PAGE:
Towards a Citizenship Education for Zimbabwe.
Mavhunga, Pharaoh Joseph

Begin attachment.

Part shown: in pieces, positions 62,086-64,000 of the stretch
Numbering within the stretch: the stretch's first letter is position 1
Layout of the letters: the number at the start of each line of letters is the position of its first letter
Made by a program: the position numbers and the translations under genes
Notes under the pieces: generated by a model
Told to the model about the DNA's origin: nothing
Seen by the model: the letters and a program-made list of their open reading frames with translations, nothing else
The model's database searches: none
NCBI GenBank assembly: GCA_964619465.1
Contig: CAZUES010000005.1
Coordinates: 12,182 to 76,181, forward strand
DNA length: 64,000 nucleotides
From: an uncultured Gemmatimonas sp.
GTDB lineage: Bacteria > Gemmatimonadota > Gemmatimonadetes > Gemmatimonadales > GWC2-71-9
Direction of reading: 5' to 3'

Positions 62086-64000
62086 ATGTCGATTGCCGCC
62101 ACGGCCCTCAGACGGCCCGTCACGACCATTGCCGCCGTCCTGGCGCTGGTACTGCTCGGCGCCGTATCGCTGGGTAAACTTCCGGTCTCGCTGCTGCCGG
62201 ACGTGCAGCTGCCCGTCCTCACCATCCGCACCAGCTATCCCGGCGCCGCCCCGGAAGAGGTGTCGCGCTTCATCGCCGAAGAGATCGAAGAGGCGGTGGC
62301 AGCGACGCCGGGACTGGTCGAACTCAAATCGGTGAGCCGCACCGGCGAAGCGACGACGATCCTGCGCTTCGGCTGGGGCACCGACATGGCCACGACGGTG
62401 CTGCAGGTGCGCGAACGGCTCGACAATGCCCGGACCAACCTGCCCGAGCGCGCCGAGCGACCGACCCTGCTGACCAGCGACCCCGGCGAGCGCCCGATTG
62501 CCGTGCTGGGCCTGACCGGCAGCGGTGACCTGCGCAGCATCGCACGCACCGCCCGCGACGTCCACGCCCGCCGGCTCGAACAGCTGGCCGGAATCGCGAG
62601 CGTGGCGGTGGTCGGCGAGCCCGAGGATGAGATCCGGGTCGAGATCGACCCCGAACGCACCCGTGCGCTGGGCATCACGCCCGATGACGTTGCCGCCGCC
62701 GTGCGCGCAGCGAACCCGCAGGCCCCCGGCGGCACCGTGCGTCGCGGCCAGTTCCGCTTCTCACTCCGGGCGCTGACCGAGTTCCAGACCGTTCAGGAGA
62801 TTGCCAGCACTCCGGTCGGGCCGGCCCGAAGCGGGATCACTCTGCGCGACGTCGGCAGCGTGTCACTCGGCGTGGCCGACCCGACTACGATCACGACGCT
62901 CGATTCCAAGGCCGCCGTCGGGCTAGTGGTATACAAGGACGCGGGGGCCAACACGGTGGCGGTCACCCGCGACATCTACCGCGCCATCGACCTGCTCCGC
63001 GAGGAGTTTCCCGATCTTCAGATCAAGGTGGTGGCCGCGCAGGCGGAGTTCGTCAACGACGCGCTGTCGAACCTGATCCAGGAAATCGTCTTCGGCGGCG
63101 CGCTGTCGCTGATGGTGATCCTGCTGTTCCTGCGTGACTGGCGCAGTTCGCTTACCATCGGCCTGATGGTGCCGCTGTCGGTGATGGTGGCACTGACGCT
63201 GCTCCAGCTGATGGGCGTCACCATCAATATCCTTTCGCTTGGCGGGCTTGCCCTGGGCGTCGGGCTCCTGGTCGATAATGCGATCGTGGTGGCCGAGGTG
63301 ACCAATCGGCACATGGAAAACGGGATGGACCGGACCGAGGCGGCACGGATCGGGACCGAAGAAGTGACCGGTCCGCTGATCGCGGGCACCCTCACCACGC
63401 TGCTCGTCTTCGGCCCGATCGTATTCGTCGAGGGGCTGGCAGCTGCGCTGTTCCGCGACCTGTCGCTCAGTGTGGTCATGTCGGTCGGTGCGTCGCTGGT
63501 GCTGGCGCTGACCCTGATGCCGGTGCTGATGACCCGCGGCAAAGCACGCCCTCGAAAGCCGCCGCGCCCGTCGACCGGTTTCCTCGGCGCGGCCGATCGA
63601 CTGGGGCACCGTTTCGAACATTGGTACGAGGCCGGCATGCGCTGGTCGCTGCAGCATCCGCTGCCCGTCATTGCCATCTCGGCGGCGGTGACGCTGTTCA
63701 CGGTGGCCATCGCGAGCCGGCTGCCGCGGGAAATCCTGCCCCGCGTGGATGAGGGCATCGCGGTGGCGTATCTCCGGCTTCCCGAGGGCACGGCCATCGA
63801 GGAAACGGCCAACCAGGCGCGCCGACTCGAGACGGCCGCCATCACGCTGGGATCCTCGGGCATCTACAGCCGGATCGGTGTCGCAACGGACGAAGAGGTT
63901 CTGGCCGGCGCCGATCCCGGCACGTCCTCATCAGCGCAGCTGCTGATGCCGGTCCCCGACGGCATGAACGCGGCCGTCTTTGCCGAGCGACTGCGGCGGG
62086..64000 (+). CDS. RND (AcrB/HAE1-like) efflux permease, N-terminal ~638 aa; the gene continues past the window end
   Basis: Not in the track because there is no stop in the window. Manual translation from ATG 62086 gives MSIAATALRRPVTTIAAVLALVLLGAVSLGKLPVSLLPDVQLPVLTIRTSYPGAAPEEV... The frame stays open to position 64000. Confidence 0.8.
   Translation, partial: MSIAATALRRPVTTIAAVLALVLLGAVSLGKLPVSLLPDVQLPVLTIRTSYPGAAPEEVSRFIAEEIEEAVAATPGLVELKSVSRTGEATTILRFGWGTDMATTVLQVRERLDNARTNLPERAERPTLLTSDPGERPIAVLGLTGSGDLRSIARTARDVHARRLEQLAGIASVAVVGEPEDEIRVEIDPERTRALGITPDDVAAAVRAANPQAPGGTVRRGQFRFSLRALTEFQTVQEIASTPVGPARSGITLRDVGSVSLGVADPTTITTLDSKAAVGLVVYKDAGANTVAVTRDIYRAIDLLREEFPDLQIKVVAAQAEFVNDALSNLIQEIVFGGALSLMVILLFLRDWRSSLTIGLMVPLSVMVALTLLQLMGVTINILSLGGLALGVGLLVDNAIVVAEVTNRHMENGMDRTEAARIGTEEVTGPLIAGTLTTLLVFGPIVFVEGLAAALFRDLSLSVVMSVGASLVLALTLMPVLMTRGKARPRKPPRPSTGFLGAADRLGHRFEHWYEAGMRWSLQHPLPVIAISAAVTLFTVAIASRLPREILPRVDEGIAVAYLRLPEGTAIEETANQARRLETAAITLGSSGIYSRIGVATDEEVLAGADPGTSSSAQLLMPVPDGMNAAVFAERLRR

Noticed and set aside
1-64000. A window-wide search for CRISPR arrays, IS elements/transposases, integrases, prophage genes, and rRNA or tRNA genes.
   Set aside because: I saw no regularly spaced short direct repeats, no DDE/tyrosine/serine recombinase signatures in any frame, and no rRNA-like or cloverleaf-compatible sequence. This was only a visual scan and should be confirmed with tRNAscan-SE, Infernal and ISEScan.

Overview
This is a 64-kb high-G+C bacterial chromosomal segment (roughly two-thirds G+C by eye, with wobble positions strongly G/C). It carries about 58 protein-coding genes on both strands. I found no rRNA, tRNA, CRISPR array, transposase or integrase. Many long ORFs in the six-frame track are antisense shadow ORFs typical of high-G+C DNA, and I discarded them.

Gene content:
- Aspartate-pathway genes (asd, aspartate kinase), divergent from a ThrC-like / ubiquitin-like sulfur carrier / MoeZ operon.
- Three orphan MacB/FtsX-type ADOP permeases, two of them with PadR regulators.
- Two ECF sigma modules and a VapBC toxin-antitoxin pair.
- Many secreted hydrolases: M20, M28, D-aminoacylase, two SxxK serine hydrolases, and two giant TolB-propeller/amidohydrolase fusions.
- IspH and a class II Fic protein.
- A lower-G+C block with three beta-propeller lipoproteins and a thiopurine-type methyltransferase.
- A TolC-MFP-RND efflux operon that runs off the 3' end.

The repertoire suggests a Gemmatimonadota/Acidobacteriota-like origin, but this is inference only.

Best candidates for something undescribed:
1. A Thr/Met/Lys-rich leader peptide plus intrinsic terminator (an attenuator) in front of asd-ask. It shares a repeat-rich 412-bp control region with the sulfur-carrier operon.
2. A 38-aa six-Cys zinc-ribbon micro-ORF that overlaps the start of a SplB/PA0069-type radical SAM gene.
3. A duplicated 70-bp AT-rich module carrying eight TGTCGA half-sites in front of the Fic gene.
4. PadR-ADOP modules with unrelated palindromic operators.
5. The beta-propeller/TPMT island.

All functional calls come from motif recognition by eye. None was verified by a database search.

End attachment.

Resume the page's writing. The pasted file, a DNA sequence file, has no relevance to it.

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This paper examines post independence Zimbabwe's attempts to introduce a form of citizenship education in the nation's education curricula, first in the name of Political Economy introduced at secondary school level shortly after independence in the early 1980s but abandoned soon afterwards, only to resurface as National and Strategic Studies in 2002 at tertiary institutions, specifically, at polytechnics and teachers' colleges. Observations based on the situation on the ground and documentary evidence indicate that attempts towards the provision of some form of citizenship education in Zimbabwe's education system have encountered some problems in the past which have largely been unresolved and continue to hound current efforts. This paper posits that the problems hampering the implementation of an effective citizenship education curriculum stem from the nature, scope, justification, modes of provision and the adoption strategies of citizenship education. The paper argues that for citizenship education to take root in the country's education curricula, it needs to be clearly defined, well justified and properly disseminated into the user system so as to secure 'buy in 'from the various stakeholders and participants in the education system.